9. A successful policy scenario:
Mandate for one heating microgeneration
technology to be installed (instead of a conventional boiler)
at time of replacement.
Make wind, solar or PV compulsory
on new builds.
Offer a 30% grant to retrofit renewable
technology into existing buildings.
Provide 10-year, low-interest loans
on all microgeneration technologies.
Make sure that electricity from renewable
sources can be sold back at the same price consumers pay for grid
Apply a carbon tax of £20 for
each tonne of CO2.
10. When this combination of policies is
applied, micro-CHP (combined heat and power), currently an emerging
technology, becomes the heating system of choice by 2050. Air-and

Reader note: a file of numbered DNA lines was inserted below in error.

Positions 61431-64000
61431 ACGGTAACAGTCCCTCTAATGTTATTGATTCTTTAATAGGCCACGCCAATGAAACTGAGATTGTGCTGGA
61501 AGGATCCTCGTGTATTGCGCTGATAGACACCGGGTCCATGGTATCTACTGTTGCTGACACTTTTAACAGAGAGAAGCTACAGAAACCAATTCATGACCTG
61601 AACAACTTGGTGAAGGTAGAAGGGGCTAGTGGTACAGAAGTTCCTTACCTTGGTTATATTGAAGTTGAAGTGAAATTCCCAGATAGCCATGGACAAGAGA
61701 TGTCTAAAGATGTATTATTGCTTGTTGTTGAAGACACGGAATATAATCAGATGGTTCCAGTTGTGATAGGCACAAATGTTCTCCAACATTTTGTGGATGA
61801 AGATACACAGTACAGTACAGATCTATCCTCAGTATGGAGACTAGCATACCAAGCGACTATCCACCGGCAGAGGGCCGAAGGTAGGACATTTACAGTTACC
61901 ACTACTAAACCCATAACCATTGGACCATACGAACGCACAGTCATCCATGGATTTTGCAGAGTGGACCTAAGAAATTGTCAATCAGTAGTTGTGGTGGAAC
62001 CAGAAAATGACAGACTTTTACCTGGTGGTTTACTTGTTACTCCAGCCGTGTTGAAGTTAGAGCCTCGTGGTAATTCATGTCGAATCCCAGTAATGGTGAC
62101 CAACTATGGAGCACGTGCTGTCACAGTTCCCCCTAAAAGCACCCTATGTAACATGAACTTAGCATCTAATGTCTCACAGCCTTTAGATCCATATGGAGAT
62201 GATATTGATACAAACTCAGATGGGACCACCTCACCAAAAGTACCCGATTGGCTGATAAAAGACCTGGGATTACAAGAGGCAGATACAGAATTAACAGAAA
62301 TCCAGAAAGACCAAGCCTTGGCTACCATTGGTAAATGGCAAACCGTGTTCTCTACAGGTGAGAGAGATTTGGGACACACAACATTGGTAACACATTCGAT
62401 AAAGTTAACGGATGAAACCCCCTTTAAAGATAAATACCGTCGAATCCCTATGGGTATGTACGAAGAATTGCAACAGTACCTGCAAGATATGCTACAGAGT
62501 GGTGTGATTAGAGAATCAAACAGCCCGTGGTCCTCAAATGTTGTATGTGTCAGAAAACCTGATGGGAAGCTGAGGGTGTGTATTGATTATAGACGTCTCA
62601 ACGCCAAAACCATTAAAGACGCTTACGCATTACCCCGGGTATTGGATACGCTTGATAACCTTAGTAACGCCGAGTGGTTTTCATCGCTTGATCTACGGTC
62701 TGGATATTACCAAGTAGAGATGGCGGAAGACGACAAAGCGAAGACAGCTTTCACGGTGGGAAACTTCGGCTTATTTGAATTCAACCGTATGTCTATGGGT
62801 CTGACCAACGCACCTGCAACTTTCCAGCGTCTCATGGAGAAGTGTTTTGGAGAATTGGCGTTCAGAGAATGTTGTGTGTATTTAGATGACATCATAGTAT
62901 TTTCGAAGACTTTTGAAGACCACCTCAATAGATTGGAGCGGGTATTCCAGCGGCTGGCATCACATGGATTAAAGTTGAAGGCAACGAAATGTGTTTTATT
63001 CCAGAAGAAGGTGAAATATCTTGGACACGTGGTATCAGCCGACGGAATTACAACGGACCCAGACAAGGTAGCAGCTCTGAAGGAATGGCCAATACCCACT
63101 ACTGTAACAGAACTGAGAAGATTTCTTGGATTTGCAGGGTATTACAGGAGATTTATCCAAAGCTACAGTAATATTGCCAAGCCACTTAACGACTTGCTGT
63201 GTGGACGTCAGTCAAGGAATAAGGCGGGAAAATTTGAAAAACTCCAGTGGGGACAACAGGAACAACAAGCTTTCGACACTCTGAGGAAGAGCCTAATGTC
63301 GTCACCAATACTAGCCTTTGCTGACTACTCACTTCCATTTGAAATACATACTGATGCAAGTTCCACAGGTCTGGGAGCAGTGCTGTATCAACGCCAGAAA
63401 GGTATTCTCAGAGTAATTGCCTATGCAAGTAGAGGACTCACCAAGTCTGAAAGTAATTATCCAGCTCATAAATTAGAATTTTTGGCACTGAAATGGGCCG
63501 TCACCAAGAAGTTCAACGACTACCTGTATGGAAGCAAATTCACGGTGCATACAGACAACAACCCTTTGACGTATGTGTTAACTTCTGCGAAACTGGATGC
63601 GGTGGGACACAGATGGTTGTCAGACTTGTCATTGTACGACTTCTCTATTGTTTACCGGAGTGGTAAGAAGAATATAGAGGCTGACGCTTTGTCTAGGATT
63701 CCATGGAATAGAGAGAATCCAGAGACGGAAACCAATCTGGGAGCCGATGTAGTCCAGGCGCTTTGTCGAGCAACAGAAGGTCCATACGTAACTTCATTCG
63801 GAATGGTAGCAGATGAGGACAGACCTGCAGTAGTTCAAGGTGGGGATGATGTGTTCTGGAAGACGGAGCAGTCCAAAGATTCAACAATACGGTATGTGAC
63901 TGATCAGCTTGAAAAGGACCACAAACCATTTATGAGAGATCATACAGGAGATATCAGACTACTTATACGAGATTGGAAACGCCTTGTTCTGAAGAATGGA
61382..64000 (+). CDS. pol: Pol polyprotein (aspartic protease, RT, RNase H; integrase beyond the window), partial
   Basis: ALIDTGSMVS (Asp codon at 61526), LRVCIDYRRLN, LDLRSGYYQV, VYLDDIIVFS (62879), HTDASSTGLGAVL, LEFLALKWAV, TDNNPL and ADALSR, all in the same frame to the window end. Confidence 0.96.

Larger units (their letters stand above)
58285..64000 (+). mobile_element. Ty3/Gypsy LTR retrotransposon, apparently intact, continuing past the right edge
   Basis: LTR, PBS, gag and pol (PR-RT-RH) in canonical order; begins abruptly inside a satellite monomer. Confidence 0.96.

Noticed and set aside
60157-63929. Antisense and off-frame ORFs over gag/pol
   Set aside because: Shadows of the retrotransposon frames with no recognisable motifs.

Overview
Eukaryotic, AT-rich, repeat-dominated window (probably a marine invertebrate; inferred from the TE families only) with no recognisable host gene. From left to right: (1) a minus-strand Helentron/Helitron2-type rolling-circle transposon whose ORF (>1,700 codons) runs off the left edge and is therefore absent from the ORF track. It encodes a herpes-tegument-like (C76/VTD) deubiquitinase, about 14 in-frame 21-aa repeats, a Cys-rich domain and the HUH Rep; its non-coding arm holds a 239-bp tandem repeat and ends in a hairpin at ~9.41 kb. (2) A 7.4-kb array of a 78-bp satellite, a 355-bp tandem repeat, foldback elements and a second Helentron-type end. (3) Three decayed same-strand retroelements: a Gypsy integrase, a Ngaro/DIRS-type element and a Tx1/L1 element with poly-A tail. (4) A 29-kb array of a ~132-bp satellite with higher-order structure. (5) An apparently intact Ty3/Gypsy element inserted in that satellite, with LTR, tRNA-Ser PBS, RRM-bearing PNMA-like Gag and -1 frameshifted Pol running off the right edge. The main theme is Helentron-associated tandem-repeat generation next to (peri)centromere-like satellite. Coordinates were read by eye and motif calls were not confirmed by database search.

ground-source heat pump would be installed in large numbers, along
with biomass boilers and solar thermal, wind and PV. All of which
would add up to national CO2 savings of around 60%.
13. A direct subsidy cost of £200 million
and a total annual cost of around £3 billion (excluding all
benefits) by 2020 is a small price to pay compared to the £13
billion cost implied by Stern's recommendation that 1% of GDP
is needed to mitigate climate change.
Policies required to make microgeneration succeed
14. Regulation is required to take the least
efficient heating products off the market and make low-carbon
replacements compulsory. Our research suggests that regulation
has huge potential to encourage microgeneration. It is the only
policy that would work on its own and the most effective way to
apply it is at specific points in the life of a building, such
as boiler replacement. In the longer term, more radical measures
mandating installation at sale or re-roofing should be applied.